Palestinian Officials Suspect Israel in Hacking Incident

By: Qichen Zhang on 4 November 2011

CNN reported earlier this week that hackers shut down the Internet in Gaza and parts of the West Bank on Tuesday. Palestinian authorities say that the area's main ISP was the target of a DDoS attack and that hackers were using IP servers located in Germany, China, and Slovenia to send viruses to disrupt online information flow. The Washington Post also reported that phone services were disrupted in the attack. During this time, Palestinian Internet users could not access foreign websites.

The timing of the attack has led Palestinians to suspect the Israeli state as the attack's perpetrator. Given the attack's timing shortly after UNESCO announced that it would be accepting Palestine as a new member—a decision that angered Israel—some Palestinian officials are pointing an accusatory finger at their neighbor. Palestinian communications minister Mashur Abu Daqqa stated to the AFP: “Since this morning all Palestinian IP addresses have come under attack from places across the world. I think from the manner of the attack and its intensity that there is a state behind it, and it is not spontaneous." However, technology analyst Rob Enderle told Tech News World that it is still very possible that individual hackers could have been behind this takedown. "Typically, hacker groups want to make a statement, and they're much more likely to attack Web pages, go after infrastructure, and do things that are very visible," he said.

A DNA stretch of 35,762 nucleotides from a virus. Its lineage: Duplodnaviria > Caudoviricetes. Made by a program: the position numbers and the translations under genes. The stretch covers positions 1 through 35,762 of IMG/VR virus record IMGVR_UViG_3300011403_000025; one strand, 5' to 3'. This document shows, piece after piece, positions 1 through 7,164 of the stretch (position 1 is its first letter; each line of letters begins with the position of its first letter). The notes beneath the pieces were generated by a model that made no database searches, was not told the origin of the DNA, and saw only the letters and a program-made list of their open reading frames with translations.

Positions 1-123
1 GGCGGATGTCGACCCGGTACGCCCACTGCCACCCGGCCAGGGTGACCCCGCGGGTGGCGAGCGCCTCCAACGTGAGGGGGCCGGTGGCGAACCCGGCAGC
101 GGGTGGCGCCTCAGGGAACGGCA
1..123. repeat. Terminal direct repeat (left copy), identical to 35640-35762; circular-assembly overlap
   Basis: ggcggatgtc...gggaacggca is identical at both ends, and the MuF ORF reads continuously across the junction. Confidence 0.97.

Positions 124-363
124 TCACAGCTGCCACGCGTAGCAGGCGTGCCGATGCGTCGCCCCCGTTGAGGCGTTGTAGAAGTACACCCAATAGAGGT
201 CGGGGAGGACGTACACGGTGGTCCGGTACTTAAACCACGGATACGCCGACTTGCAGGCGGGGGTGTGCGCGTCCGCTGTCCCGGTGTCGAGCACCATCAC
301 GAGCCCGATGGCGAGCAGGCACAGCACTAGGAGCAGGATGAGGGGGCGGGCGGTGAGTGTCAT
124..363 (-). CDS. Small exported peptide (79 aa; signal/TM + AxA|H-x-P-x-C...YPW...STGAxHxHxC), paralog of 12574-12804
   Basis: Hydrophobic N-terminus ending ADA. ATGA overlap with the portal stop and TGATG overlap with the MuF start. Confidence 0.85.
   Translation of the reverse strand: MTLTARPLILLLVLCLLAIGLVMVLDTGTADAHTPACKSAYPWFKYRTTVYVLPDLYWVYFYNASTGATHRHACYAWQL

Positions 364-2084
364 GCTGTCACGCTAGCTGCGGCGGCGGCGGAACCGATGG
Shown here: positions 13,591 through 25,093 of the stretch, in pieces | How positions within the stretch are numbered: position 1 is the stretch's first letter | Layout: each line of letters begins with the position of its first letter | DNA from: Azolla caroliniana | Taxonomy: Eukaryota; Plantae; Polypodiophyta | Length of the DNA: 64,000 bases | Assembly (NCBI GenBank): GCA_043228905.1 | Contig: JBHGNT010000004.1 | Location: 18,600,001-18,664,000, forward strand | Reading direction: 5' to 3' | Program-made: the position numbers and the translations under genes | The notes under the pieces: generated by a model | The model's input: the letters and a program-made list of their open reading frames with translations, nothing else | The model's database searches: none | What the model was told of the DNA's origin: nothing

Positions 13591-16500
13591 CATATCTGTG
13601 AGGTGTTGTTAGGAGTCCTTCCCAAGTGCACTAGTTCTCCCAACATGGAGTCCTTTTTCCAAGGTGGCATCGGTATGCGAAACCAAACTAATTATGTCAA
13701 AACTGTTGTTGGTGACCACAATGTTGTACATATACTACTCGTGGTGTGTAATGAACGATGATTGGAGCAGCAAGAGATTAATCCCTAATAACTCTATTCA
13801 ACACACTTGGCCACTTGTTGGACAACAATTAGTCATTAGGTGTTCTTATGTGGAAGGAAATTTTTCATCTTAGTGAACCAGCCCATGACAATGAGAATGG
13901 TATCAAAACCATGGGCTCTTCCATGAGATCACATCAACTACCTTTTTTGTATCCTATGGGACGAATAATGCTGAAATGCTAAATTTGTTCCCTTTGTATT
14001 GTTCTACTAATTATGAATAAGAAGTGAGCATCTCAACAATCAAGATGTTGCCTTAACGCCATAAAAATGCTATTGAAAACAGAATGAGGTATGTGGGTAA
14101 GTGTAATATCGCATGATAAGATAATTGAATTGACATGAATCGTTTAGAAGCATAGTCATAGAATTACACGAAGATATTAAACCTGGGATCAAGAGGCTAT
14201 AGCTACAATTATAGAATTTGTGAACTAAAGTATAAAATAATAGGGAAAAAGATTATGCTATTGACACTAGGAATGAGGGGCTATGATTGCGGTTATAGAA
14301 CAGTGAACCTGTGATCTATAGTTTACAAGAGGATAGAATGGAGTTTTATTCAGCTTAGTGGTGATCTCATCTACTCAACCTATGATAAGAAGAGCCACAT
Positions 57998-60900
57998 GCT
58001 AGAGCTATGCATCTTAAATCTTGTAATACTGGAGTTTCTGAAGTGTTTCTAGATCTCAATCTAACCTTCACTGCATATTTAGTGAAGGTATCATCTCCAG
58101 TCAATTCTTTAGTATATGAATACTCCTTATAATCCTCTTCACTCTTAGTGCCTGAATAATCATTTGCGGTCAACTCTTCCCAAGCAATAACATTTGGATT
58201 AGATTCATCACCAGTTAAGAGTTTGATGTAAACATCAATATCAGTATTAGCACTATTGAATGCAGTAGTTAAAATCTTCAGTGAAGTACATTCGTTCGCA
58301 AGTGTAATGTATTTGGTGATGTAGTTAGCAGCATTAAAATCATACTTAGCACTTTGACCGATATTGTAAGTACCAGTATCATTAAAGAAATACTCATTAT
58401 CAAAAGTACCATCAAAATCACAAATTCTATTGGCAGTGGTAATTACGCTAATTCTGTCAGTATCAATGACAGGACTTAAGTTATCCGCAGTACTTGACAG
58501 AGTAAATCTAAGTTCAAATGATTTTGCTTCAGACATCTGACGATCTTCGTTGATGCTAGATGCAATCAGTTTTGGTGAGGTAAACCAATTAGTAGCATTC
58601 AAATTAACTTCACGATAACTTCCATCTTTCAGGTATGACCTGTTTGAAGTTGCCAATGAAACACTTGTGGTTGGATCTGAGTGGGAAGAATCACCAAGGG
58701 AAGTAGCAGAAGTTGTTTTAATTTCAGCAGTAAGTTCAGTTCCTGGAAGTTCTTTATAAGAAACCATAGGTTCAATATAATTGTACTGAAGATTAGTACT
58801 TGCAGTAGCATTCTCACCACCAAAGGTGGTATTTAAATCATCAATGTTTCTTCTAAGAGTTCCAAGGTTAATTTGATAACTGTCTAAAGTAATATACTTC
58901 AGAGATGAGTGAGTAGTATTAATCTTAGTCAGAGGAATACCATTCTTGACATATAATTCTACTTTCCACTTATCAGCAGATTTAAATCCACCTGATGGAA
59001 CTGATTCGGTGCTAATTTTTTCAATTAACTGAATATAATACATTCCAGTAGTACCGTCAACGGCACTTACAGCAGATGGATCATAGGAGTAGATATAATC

Authorities are already restoring the Internet to its full capacity. According to Abdel Majid Melhem, director general of the Palestinian Telecommunications Company, Tuesday's takedown is "almost brought under control, but is ongoing, and our teams are working around the clock to solve the problem." Palestine leaders are mobilizing to find the culprit. Abu Daqqa is petitioning the International Telecommunications Union, a UN agency, to launch a formal investigation into Tuesday's attack. Plans include setting up a committee to track down the attackers as well as to devise preventative methods for the future.